Boyd had a reservoir of comments he repeated regularly, one of which was, “A lot of people in Washington talk about strategy. Most of them can spell the word, but that’s all they know of it.” The establishment’s insistence on an offensive grand strategy, where we attempt to force secular liberal democracy down the throats of every people on earth, is a major reason for our involvement and defeat in Fourth Generation conflicts. A defensive grand strategy, which is what this country followed successfully through most of its history, would permit us to fold our enemies back on themselves, something Boyd recommended. With us out of the picture, their internal fissures, such as those between Sunni and Shiites in the Islamic world, would become their focus. But as usual, Boyd was right: virtually no one in Washington can understand the advantages of a defensive grand strategy.
Being involved in every conflict on earth is useful if the real game is boosting the Pentagon’s budget rather than serving our national interests. Here too Boyd had a favorite line. He often said, “It is not true the Pentagon has no strategy. It has a strategy, and once you understand what that strategy is, everything the Pentagon does makes sense. The strategy is, don’t interrupt the money flow, add to it.”
Perhaps Boyd’s most frequently uttered warning was, “All closed systems collapse.” Both our military and our policy-making civilian elite live in closed systems. Because Second Generation war reduces everything to putting firepower on targets, when we fail against Fourth Generation opponents, the military’s only answer is to put more firepower on more targets. Ideas about other ways of waging war are ignored because they do not fit the closed Second Generation paradigm. Meanwhile, Washington cannot consider alternatives to our current foreign policy or grand strategy because anyone who proposes one is immediately exiled from the establishment, as was Boyd himself. It says something about our current condition that the greatest military theorist we ever produced retired as a colonel. At John’s funeral in Arlington, which I attended, most of the people in uniform were junior Marine officers. His own service, the Air Force, was barely represented.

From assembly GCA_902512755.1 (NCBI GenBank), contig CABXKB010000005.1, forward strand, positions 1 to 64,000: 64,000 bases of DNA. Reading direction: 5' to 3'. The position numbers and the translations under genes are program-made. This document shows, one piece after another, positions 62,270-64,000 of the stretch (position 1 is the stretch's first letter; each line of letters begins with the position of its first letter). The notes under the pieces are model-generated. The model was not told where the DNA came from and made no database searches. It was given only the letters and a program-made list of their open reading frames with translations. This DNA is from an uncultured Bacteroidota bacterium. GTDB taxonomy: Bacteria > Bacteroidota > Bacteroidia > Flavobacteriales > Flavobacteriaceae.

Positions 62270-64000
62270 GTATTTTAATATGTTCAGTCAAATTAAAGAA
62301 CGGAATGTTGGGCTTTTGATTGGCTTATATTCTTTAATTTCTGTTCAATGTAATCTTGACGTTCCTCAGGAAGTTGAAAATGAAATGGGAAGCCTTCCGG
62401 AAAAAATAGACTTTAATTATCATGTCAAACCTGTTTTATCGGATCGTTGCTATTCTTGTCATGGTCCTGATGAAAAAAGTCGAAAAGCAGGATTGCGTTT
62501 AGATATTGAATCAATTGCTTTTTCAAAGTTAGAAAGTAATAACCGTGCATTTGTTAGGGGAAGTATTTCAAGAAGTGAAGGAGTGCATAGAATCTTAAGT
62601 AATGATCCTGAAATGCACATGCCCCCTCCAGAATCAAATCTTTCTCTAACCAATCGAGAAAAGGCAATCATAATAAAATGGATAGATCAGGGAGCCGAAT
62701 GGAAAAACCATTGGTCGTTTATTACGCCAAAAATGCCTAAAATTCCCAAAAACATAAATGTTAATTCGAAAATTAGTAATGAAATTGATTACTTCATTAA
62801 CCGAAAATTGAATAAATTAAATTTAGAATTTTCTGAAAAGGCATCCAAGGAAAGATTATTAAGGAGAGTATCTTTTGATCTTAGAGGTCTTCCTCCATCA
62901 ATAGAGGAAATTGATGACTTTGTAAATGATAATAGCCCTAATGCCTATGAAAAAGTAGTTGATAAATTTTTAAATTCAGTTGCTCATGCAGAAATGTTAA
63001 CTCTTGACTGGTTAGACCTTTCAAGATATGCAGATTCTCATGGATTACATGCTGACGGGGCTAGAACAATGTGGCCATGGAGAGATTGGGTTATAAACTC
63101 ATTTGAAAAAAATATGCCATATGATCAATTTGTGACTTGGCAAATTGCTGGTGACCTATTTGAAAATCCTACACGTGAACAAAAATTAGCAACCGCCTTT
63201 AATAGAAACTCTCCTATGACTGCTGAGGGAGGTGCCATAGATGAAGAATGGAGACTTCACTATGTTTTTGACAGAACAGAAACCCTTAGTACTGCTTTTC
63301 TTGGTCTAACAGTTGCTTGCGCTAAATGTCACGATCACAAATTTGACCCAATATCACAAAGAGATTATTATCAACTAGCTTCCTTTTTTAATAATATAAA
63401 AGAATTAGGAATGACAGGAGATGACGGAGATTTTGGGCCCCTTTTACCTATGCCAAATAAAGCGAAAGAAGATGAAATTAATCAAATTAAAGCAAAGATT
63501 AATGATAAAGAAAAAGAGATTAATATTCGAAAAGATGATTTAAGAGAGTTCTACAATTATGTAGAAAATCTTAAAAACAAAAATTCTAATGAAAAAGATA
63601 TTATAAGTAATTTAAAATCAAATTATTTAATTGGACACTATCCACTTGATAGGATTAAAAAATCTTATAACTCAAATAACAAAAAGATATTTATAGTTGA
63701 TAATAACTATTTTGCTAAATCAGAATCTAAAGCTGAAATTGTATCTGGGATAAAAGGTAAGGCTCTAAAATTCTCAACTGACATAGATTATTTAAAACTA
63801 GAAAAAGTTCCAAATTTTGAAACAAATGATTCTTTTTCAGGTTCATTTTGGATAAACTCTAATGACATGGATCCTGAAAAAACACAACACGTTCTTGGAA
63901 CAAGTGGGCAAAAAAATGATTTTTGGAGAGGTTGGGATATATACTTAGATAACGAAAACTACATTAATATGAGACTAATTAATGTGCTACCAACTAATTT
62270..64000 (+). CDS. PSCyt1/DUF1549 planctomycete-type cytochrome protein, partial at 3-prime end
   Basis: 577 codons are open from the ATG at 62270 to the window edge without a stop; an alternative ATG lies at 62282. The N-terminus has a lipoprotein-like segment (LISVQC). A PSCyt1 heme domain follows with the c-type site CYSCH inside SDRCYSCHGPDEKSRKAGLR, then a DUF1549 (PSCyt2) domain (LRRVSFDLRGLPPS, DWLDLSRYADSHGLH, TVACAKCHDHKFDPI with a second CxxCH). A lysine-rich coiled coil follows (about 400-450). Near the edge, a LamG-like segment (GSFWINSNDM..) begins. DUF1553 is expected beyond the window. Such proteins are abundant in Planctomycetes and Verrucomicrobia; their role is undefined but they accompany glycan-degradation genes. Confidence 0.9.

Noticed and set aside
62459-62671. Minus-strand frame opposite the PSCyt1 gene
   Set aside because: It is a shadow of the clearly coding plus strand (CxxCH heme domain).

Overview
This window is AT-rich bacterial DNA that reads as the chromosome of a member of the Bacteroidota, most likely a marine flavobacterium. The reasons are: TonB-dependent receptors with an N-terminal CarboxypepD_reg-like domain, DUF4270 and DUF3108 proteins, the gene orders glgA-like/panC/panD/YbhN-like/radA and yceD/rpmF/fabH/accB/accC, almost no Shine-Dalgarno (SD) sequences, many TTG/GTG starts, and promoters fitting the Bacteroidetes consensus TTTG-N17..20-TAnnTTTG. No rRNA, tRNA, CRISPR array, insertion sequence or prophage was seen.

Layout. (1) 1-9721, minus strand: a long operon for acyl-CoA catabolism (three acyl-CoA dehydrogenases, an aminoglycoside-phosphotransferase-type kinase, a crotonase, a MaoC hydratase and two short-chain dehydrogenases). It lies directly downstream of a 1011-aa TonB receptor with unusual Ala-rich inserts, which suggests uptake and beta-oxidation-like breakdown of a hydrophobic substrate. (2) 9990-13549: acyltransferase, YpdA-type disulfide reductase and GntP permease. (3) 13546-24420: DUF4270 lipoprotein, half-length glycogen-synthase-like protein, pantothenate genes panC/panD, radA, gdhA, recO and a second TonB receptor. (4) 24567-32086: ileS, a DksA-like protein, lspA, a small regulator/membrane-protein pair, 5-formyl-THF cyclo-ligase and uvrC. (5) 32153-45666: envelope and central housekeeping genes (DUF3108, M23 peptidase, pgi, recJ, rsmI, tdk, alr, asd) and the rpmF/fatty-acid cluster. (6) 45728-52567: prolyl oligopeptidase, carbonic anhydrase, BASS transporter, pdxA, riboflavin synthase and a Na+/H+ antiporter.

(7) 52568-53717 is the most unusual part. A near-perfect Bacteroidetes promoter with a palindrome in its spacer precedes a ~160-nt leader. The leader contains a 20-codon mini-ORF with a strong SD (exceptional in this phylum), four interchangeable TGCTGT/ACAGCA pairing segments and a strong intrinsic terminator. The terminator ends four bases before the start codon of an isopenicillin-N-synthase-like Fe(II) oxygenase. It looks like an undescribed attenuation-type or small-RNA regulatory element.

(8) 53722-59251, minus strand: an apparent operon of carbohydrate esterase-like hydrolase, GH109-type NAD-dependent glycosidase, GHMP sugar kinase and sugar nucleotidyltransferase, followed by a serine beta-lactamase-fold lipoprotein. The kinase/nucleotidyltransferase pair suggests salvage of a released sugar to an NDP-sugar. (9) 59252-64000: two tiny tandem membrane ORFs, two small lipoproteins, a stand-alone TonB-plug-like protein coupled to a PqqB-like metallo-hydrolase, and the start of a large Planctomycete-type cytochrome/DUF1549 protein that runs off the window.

John’s work was often elegant, but in person he was always the direct, and sometimes crude, fighter pilot. Boyd’s favorite, inelegant phrase for defeating one of his many opponents in the Pentagon was “giving him the whole enchilada right up the poop chute.” That is what history will shortly give this country if we continue to allow closed systems to lead us. Boyd’s work, which is best summarized in Frans Osinga’s book Science, Strategy and War: The Strategic Theory of John Boyd, could put us on a different course. But learning from Boyd would require open systems in Washington. Perhaps after the establishment collapses, Boyd can help us pick up the pieces.
William S. Lind is author of the Maneuver Warfare Handbook and director of the American Conservative Center for Public Transportation.